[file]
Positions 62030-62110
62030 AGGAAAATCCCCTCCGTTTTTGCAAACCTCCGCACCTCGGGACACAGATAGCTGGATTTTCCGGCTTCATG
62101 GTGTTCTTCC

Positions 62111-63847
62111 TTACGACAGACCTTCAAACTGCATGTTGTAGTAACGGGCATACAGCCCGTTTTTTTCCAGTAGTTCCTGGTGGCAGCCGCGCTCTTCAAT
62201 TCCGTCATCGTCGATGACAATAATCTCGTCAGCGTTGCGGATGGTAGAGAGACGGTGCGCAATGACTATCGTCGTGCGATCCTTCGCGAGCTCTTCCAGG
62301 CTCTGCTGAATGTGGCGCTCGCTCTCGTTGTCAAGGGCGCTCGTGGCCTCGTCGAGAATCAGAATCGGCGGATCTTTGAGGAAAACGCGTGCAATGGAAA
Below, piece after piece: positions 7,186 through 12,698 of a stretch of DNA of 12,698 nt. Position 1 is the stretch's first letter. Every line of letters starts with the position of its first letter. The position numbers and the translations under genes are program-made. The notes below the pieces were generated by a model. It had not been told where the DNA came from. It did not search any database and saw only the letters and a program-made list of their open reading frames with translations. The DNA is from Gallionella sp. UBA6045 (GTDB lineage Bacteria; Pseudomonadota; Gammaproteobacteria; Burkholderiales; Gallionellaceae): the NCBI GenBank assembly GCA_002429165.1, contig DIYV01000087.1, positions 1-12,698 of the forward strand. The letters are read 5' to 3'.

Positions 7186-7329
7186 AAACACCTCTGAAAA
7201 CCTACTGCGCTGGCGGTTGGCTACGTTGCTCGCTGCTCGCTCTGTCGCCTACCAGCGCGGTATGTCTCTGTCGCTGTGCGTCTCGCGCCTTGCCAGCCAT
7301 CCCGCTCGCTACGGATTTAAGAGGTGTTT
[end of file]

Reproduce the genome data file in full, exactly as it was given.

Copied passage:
Positions 62030-62110
62030 AGGAAAATCCCCTCCGTTTTTGCAAACCTCCGCACCTCGGGACACAGATAGCTGGATTTTCCGGCTTCATG
62101 GTGTTCTTCC

Positions 62111-63847
62111 TTACGACAGACCTTCAAACTGCATGTTGTAGTAACGGGCATACAGCCCGTTTTTTTCCAGTAGTTCCTGGTGGCAGCCGCGCTCTTCAAT
62201 TCCGTCATCGTCGATGACAATAATCTCGTCAGCGTTGCGGATGGTAGAGAGACGGTGCGCAATGACTATCGTCGTGCGATCCTTCGCGAGCTCTTCCAGG
62301 CTCTGCTGAATGTGGCGCTCGCTCTCGTTGTCAAGGGCGCTCGTGGCCTCGTCGAGAATCAGAATCGGCGGATCTTTGAGGAAAACGCGTGCAATGGAAA
Below, piece after piece: positions 7,186 through 12,698 of a stretch of DNA of 12,698 nt. Position 1 is the stretch's first letter. Every line of letters starts with the position of its first letter. The position numbers and the translations under genes are program-made. The notes below the pieces were generated by a model. It had not been told where the DNA came from. It did not search any database and saw only the letters and a program-made list of their open reading frames with translations. The DNA is from Gallionella sp. UBA6045 (GTDB lineage Bacteria; Pseudomonadota; Gammaproteobacteria; Burkholderiales; Gallionellaceae): the NCBI GenBank assembly GCA_002429165.1, contig DIYV01000087.1, positions 1-12,698 of the forward strand. The letters are read 5' to 3'.

Positions 7186-7329
7186 AAACACCTCTGAAAA
7201 CCTACTGCGCTGGCGGTTGGCTACGTTGCTCGCTGCTCGCTCTGTCGCCTACCAGCGCGGTATGTCTCTGTCGCTGTGCGTCTCGCGCCTTGCCAGCCAT
7301 CCCGCTCGCTACGGATTTAAGAGGTGTTT